The third arrays, now with correct epochs are multiplied in turn, on a point-by-point basis, by the window function constituting the fourth array (block 30) to form the fifth arrays. This is illustrated schematically by the dotted line functions in FIG. 2, the dotting symbolizing the fact that each function is an array of 2P points. Each fifth array is subjected to the IDFT (block 32) to form a sixth array, a known FFT apparatus again being used, the same apparatus as in block 14 if speed considerations allow.
The conditional negation (blocks 24, 26 and 28) could equally well be performed after the multiplication (block 30).
Continuing to FIG. 3, a central region of the sixth array is selected (block 34) this being the central P points for the case of 50% overlap of the first arrays. The discarded outer points are the non-valid part of the circular convolution and the selected points are those of the aperiodic convolution. The selected P points are appended to the seventh array (block 36) and the oldest P points are discarded to maintain M complex points in the array. For the selected window function, it is convenient to make M twice the number of complex points required in the restricted band being analysed.
The seventh array is subjected to the DFT (block 36) to form the eighth array, of which the central M/2 points, selected at block 38, are the required result, i.e. a high resolution frequency spectrum in the band of width P and centred on L .tbd. wo.
The selection of only M/2 points is not essential. M complex points will yield M spectral lines, all theoretically usable. The middle points are usable as they stand but the first and last points effectively have the flask of the window function superimposed thereon and to use these points they would have to be inversely weighted by the corresponding points of the flanks of the window function. The number of points at each end requiring inverse weighting is Q/2P. M. It is more convenient to discard at least these points.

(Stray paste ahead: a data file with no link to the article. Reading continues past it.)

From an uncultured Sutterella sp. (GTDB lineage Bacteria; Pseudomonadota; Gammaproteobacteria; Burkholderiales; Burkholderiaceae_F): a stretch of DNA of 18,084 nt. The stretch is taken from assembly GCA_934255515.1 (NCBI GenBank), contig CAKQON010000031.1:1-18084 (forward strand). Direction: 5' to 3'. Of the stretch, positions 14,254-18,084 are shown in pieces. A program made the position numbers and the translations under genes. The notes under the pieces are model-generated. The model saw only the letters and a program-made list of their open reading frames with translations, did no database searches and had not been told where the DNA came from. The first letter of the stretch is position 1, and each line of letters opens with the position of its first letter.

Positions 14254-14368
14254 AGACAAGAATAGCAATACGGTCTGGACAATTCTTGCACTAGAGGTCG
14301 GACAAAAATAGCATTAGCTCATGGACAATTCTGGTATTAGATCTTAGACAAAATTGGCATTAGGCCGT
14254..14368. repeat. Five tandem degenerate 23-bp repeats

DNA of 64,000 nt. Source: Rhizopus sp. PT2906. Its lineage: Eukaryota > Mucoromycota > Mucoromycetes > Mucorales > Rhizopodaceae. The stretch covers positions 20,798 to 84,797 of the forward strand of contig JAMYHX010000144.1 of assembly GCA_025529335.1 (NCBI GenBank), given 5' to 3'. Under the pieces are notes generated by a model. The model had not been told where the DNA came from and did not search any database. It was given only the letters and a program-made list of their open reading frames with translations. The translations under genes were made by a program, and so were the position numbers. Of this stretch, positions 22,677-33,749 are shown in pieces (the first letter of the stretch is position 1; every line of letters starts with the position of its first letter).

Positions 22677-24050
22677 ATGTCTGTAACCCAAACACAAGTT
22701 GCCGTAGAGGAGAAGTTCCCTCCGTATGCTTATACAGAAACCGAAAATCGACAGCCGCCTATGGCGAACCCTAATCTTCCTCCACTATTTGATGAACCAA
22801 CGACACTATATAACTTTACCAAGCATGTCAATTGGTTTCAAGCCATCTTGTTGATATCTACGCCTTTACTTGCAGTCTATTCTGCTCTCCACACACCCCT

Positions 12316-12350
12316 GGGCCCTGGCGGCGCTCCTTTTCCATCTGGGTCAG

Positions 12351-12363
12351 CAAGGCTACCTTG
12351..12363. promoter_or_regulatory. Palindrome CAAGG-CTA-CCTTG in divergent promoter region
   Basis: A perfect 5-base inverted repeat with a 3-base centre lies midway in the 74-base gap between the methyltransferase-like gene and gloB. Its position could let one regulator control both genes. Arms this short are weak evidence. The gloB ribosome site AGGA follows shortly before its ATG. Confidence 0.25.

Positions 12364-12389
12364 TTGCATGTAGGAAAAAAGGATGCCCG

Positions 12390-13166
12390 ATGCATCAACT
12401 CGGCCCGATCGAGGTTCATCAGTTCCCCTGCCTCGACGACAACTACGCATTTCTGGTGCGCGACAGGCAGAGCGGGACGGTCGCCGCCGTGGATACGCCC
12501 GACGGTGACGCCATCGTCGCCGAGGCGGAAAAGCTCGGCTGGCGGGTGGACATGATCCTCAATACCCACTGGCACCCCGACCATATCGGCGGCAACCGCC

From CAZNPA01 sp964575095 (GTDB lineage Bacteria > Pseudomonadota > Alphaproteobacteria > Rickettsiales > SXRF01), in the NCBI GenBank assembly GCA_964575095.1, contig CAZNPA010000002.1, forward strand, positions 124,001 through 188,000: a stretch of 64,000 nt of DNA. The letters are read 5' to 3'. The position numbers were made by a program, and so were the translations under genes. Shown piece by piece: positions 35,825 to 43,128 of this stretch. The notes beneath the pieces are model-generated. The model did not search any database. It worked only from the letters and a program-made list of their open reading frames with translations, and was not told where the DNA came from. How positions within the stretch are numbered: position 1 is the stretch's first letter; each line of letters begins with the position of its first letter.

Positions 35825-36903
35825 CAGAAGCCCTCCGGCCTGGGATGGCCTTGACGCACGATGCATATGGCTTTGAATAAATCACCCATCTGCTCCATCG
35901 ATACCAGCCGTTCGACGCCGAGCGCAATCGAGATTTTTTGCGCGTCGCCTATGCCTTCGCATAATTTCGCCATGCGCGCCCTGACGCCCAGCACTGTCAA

FIG. 4 is a schematic block diagram of an analyser embodying the invention and which performs the operations described with reference to FIGS. 1 to 3.
The analog input signal applied to terminal 40 is filtered by an anti-aliasing, low-pass filter 42 which removes any components with a frequency greater than half the sampling frequency fs, this being a known requirement whenever a signal is to be converted to a succession of samples. The filtered signal is applied to a sampling analog to digital converter 44 of known form which is controlled by a sampling frequency clock 46 (adjustable by a thumbwheel switch 47) and provides a fresh digital sample in response to each clock pulse. The operating cycle of the apparatus is of duration N/fs and a divide-by-N counter 48 counts down the clock pulses to produce operating cycle pulses OC which time the operations of the subsequent stages of the apparatus. A thumbwheel switch 49 can be used to set the required value of N.
The samples are clocked into an N-stage register 50 which can be a multilevel shift register with one level for each bit value of the digital samples. The register 50 fills up with N samples which are then rapidly transferred, e.g. in parallel, to the first half of an input store 52 in response to the pulse OC, thereby emptying the register 50 to receive the next N samples. Simultaneously the contents of the first half of the store 52 are transferred to the second half of the store, thereby converting the contents of this store from the (R-1)th first array to the Rth first array. An FFT processor 54 performs the DFT on the contents of the store 52 and enters the result (the second array) in an output store 56. The FFT processor and its input and output stores can be constructed in accordance with the aforementioned patent specifications and, if necessary to achieve the required speed of operation, may be duplicated so that odd first arrays are handled by one processor while even arrays are handled by a second processor.
The output store 56 is provided with addressable output gating 58 for selecting the required 2P points which are to form the third array, the selected points being gated out to a further store 60. The addresses of the 2P points are provided by an address source 62 which is preferably programmable under the control of two manually presettable devices 64 and 66. The device 64 sets up the required value of P, thereby determining the width of the pass band to be analysed in accordance with the values of fs and N. The device 66 sets up the required value of L, thereby similarly determining the centre frequency of the pass band. These two devices may be thumbwheel switches calibrated in Hertz and which produce digital signals representing P and L.
The address source 62 is a simple data processor which is fed with the clock pulses and also the value N and counts cyclically one to N and determines the numbers in this sequence which correspond to L -(P/2) and L + (P/2)-1 by simple arithmetic. For the numbers lying between these values inclusive, signals are emitted to open the corresponding gates in the output gating 58.